Darius Jennings- UNC and UVa both played double-digit true freshman in their respective season openers but I think the Wahoos are leaning on their young guys more right now. Along with Watford and Richardson, there really are three other true freshman who play big roles. Demetrious "Tra" Nicholson is the first true freshman to start at cornerback for UVa since the 1960s and already has one interception this season.
Very athletic and highly skilled, he's still adjusting to the college game. The other two are almost interchangeable at times: Dominique Terrell and Jennings. They both will see time at receiver. They both will play a role in the return game (Jennings on kickoffs, Terrell on punts). They both will likely see handoffs in motion.
Both are on the field because they are big upgrades for UVa in terms of athleticism and right now, they are a gift and a curse. They make great plays but also tend to make big mistakes. There were a couple of miscues between them on special teams against Indiana and it'll be interesting on Saturday to see if Virginia uses them in certain spots or turns to veterans like Minnifield.
What kind of injuries does UVa have right now? Will those play a role?
There are several injuries worth noting. The biggest right now is to Parks and as of this writing, we don't know what his status will be for the game. He appeared to tweak a quad or a hamstring in the second half against Indiana. Also, sophomore wide receiver Tim Smith didn't see much time in the second half of that game after taking a nasty bump to the back of the head on a fade route in the corner of the end zone. Lastly for the offense, starting tight end Colter Phillips missed the game due to an injury to his left foot/ankle. Redshirt freshman linebacker Henry Coley and senior strongside linebacker Aaron Taliaferro are battling some injuries right now. Both are believed to be foot/ankle but again, until we see the injury report, it's hard to tell.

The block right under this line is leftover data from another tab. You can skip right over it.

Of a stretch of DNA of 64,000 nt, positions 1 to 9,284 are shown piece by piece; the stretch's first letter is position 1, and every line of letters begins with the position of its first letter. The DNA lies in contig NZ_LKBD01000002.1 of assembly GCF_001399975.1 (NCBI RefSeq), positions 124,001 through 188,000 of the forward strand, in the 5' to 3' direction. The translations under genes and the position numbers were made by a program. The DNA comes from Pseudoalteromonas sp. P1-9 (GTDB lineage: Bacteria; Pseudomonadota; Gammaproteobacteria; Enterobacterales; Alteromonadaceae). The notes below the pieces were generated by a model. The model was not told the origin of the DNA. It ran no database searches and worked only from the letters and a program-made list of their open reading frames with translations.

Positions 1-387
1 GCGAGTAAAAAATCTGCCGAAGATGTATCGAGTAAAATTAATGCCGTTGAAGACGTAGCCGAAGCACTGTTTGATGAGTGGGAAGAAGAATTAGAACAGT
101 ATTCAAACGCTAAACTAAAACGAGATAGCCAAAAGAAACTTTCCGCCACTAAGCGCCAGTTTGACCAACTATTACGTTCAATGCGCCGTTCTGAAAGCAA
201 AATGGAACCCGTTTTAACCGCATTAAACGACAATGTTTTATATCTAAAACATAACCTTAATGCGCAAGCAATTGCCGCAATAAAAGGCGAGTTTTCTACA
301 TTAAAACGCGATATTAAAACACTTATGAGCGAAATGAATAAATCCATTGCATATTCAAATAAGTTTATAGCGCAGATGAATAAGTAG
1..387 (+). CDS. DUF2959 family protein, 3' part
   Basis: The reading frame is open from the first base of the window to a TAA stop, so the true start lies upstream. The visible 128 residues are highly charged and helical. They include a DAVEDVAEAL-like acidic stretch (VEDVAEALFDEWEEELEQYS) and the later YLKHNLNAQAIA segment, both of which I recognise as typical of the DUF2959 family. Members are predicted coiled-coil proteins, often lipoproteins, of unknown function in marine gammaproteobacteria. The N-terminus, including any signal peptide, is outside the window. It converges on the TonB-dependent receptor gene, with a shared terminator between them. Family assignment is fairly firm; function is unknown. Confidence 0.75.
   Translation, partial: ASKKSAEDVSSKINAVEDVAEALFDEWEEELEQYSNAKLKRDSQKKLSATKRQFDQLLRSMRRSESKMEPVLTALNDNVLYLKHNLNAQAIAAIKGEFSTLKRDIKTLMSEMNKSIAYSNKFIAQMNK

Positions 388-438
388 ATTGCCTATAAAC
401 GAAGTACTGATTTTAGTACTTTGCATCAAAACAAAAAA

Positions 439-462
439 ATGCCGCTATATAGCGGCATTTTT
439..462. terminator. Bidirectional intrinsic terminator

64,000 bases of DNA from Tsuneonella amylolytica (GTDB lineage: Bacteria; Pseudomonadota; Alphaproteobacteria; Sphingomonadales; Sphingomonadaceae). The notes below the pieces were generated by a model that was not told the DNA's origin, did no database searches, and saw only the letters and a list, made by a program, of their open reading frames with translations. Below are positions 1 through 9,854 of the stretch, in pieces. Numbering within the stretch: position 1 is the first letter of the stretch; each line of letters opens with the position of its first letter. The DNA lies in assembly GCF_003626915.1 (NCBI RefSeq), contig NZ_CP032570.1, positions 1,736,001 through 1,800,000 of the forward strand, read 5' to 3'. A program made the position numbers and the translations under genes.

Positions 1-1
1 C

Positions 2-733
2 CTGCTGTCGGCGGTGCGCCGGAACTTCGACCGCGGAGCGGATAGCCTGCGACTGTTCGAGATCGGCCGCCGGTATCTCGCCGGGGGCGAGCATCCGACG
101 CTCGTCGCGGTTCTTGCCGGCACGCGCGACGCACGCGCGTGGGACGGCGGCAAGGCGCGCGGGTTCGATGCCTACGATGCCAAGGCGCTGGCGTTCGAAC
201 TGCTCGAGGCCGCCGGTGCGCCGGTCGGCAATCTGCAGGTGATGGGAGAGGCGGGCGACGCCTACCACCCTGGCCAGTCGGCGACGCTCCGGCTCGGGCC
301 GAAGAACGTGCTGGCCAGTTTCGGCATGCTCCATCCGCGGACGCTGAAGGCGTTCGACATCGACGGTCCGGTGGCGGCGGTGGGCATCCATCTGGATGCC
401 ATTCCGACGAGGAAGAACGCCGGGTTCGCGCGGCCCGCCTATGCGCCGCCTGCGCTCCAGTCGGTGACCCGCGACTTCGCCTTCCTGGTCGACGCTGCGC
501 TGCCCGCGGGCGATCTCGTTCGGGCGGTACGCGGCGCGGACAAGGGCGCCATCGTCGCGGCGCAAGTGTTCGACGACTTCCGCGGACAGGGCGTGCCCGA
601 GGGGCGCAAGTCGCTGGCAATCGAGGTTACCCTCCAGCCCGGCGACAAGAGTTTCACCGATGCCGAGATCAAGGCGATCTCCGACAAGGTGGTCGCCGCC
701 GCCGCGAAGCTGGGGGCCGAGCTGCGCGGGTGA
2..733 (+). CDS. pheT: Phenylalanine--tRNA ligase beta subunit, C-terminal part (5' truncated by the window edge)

I expect Parks and Smith to play couple. The other two remain to be seen. But in the big scheme of things, Parks' injury is really the only one that hurt UVa's game plan. The others right now because of some depth that Virginia does have only become a real problem if other guys go down with injuries.
What weaknesses have become apparent on both sides of the ball for Virginia? Any new players struggling? Vets still trying to hold on to their jobs?
UVa's strength is it offensive line and so, that means a lot of rushing offense. There haven't been nearly as many passes to tight ends this season, which isn't so much about Phillips' injury as UVa trying to get the ball to playmakers in space. As such, Rocco has moments where his throw can be intercepted.
For a young quarterback, even a heady one like Rocco, that's a concern. Nicholson is still inexperienced at cornerback and gets a lot of heat give that Minnifield is on the other side. Virginia was also very susceptible to the big play last year, as its game against UNC clearly showed.
The defense has to prove it can show consistency, though that wasn't the problem in giving away the big lead against Indiana. That game was more about the turnovers (INT, fumble return for a TD, muffed punt that was a questionable call).